Below is what the Brennen Law Center says on the so called problem of voter fraud and requiring photo IDs to vote. While it’s certainly true that voter fraud is a terrible crime literally effecting the outcome of the integrity of elections, the actual incidence of such crimes are rather minimal.
Some of what they wrote is paraphrased by yours truly. Rest assure I did not change any meaning or message. Presently there are eight states requiring some form of ID. They are Florida, Georgia, Hawaii, Idaho Indiana, Louisiana, Michigan, S.D. There are 20 or so states who require an ID but not necessarily a photo type. There are proposals in over 30 states to show tangible proof of citizenship.
Politicos who are pro photo ID claim they want to cut down on voter fraud. The Brennan Center for Justice study shows individual voter fraud is extremely rare. Many reports of suposed voter fraud were later proven to be untrue. The claimsof voter fraud and/or misconduct must be carefully studied before there is any decision for action, especially legal action. Photo IDs won’t solve voting fraud but will make it harder for some groups of eligible voters to vote in elections on any level. That is be it municipal, state or federal.
As many as 12 percent of eligible voters in the U.S. do not have a government-issued photo ID. The percentage is even higher for seniors, people of color, people with disabilities, low-income voters, and students. Getting an ID often requires that you already have one.
Besides making it harder for eligible citizens to vote, ID requirements are expensive to states to implement. This in light of the fact many states are at serious deficits. The education of voters, election workers and officials is quite costly. Plus there is a very real possibility of costly challenges in court. One typical example is MO $.10,000.000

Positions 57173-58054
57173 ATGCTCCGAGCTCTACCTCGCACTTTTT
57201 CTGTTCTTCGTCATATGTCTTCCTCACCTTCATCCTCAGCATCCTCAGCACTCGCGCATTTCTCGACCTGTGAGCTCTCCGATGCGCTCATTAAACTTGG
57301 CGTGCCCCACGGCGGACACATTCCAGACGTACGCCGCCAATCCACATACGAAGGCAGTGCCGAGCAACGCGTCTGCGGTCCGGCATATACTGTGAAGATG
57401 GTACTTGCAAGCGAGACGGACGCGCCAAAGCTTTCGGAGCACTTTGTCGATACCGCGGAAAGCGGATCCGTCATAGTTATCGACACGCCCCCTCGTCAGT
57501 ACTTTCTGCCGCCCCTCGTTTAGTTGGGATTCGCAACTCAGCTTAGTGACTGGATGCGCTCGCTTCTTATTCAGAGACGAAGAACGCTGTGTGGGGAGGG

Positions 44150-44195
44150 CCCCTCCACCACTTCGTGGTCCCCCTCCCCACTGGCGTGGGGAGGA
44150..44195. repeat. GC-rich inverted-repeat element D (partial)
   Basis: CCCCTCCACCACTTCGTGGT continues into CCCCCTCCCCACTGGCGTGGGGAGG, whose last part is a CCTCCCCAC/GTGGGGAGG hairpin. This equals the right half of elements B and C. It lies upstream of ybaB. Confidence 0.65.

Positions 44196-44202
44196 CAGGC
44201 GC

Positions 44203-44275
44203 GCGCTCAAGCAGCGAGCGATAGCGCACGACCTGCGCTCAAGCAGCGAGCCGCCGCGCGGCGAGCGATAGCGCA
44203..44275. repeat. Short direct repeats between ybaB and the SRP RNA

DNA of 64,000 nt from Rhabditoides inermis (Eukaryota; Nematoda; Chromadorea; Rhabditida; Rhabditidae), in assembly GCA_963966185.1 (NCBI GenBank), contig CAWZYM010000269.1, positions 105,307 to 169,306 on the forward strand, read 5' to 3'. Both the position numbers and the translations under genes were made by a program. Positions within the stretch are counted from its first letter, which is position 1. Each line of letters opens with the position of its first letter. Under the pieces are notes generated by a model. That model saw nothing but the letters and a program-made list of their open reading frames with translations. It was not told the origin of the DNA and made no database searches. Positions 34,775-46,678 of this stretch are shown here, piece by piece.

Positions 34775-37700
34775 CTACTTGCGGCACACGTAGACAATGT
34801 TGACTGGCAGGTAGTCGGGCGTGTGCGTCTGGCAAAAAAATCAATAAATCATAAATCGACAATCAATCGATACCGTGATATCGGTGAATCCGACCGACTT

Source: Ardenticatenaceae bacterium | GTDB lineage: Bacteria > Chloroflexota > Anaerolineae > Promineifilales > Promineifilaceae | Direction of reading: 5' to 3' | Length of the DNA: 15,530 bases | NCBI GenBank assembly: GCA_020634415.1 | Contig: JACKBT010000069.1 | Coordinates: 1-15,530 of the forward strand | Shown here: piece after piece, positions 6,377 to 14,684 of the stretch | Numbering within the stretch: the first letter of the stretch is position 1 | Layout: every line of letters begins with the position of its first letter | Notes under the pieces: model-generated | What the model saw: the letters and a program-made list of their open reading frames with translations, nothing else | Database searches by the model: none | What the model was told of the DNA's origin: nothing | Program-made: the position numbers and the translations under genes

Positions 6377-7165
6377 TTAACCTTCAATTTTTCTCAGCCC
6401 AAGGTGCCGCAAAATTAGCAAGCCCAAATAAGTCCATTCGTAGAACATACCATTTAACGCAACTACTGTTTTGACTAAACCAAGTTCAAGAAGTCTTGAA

Brennan Law Center site. “Based on a comprehensive review of every court case in which a photo ID law has been challenged, the Brennan Center produced a report outlining the costs (PDF) states will incur if they decide to implement photo ID requirements for voters. While the results of lawsuits challenging photo ID laws have been mixed, several basic principles have been established:”
Photo IDs sufficient for voting must be available free of charge for all those who don’t possess them. States cannot limit free IDs to those who swear they are indigent. Photo IDs must be accessible at all times to every voter sans hardship or burden. At the very least most states will probably need to expand the number of ID-issuing offices and stretch operating hours to meet this need. Republicans claim they will provide photo ID. My question is this. What is the cost involved for this endeavor. I think it would be much cheaper and easier to permit non Photo IDs to vote. This goes for the cost of voter outreach and education if this law is enacted in the states its being proposed in.
- Strict Voter Photo ID Laws Tripled (abcnews.go.com)
- The Voter Fraud Fraud (loyalopposition.blogs.nytimes.com)